How to ensure a great retirement

Towards the end of our lives, we can look back and attest to the fact that we had spent about 75 percent (or more) of it working at some kind of employment or income-generating effort.  Considering that 75 percent is quite a significant chunk of our lives, it is understandable that we would expect an impressive sum to enjoy in the twilight of our days. 

Since we spend so much of our time amassing (or trying to amass) wealth for a later day, then why is it that when we get there, we find so much still lacking?  Well, for one thing, many of us do not count in the many factors that are involved.  All these factors affect the spending power of that final sum, which in turn, will determine whether or not it is “enough”. 

Planning a great retirement does not require great skill or knowledge, just a little planning and steadfastness.  We need planning because we must be able to:
-    Discipline ourselves into setting aside a certain amount to go into our retirement fund. 
-    Know when to spend and when not to, in order to achieve that ultimate goal. 
-    Decide the right times to make meaningful purchases, such as upgrading our car or buying a new home.   

Steadfastness of will is easier said than done.  More often than not, we want to save for our retirement but are distracted by the many temptations around.  Going on a so-called reasonably priced but unscheduled holiday with our friends, for example, is definitely more attractive than setting that money aside for a distant future.  And that holiday entails spending money, which again, will take even more out of the retirement fund. 

Truly, saving towards a great retirement takes a lot of will and focused thinking.  Of course, if we had to continuously remind ourselves every single day of our working life that we are working towards a retirement, it would indeed be a tedious task.  Here are some ways we can do this in a relatively effortless way:
-    Every month, dump 10 percent of our paycheck into the retirement fund.  This should be done before doing any allocation for expenses such as the mortgage, car installments or rent.  Doing this FIRST will deter us from using some of it for so-called necessities.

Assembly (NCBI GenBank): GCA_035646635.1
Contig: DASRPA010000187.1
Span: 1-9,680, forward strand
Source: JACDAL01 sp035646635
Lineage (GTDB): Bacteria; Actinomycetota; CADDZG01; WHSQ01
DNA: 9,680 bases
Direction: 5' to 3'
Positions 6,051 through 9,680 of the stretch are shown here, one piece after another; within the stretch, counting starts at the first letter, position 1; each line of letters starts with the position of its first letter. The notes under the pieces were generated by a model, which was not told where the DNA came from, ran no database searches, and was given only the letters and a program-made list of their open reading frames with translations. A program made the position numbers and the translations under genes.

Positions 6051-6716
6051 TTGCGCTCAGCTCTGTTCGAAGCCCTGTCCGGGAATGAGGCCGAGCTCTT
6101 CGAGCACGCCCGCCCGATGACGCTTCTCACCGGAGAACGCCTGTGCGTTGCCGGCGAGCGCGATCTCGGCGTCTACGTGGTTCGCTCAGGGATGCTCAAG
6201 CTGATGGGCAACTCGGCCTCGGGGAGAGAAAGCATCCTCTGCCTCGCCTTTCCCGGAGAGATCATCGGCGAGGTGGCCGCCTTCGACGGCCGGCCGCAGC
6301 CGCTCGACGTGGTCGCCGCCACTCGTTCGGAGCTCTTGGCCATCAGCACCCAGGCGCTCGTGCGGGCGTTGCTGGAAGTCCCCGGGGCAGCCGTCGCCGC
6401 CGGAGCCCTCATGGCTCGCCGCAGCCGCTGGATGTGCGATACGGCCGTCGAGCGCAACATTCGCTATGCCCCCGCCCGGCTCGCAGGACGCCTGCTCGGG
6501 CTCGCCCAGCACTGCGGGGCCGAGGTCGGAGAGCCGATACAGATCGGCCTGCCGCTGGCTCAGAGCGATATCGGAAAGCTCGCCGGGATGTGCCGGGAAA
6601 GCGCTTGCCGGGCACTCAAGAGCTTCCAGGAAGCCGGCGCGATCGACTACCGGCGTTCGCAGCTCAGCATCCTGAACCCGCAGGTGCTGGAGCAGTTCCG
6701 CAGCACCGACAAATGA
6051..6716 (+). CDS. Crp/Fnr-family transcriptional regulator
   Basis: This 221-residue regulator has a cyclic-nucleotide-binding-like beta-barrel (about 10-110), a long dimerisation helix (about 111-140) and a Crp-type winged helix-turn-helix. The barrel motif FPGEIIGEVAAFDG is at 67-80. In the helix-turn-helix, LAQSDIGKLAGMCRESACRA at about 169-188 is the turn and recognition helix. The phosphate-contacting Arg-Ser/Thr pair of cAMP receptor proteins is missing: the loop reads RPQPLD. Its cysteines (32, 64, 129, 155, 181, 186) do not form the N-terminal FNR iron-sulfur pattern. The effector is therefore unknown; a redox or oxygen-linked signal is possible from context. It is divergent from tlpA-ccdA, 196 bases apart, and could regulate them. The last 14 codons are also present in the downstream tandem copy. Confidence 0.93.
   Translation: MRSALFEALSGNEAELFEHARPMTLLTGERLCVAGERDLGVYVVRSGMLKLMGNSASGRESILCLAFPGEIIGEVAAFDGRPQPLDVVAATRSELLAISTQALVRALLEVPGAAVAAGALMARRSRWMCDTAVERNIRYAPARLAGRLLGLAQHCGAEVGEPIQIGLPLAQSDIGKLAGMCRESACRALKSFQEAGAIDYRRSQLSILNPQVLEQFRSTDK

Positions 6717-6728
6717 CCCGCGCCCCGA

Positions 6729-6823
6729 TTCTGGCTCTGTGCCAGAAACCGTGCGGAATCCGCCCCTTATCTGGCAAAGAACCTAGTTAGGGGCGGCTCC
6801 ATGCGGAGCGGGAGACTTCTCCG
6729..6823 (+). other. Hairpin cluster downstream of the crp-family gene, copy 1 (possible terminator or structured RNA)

-    If doing a manual payment into the fun is too challenging, do it virtually.  This can be done via standing instructions or even through our employers with a direct debit from the paycheck into another account.  Doing us frees us from having to worry that we are spending too much as what we have in hand is the actual amount for our expenses. 
-    Have a money manager.  This person, whoever he or she is, does not have to be a professional money manager with fees to pay for.  He or she is just someone who is helping us with our expenses.  Having someone we trust with our income, such as a sibling or parent, who is firm and disciplined enough themselves, will ensure enough is set aside for necessities and not unduly spent.  In many ways, it is like being back in school and on an allowance – a very extreme measure but an effective one. 
-    Write post-dated cheques to our retirement fund and bank them in just a day before the paycheck comes in.  This is almost like the second method mentioned above, except we do not have any real connection with the money as it is withdrawn from one account and paid into another almost immediately.  Doing the transaction this way means we need to view our retirement fund as another bill that needs to be paid; hence, the post-dated cheque.  Banking in the cheque before the actual paycheck means there will definitely be enough funds to move around and reduces the chances of our own cheque bouncing.

All the methods outlined above are based on the principle of Paying Ourselves First.  This is a simple, yet difficult concept to carry out.  It takes a lot of discipline and focused thought to do this on a daily basis.  All that discipline, however, is worth it at the end of the day when we sit back in our twilight years and enjoy the well-earned rest, knowing that we have enough to last through them.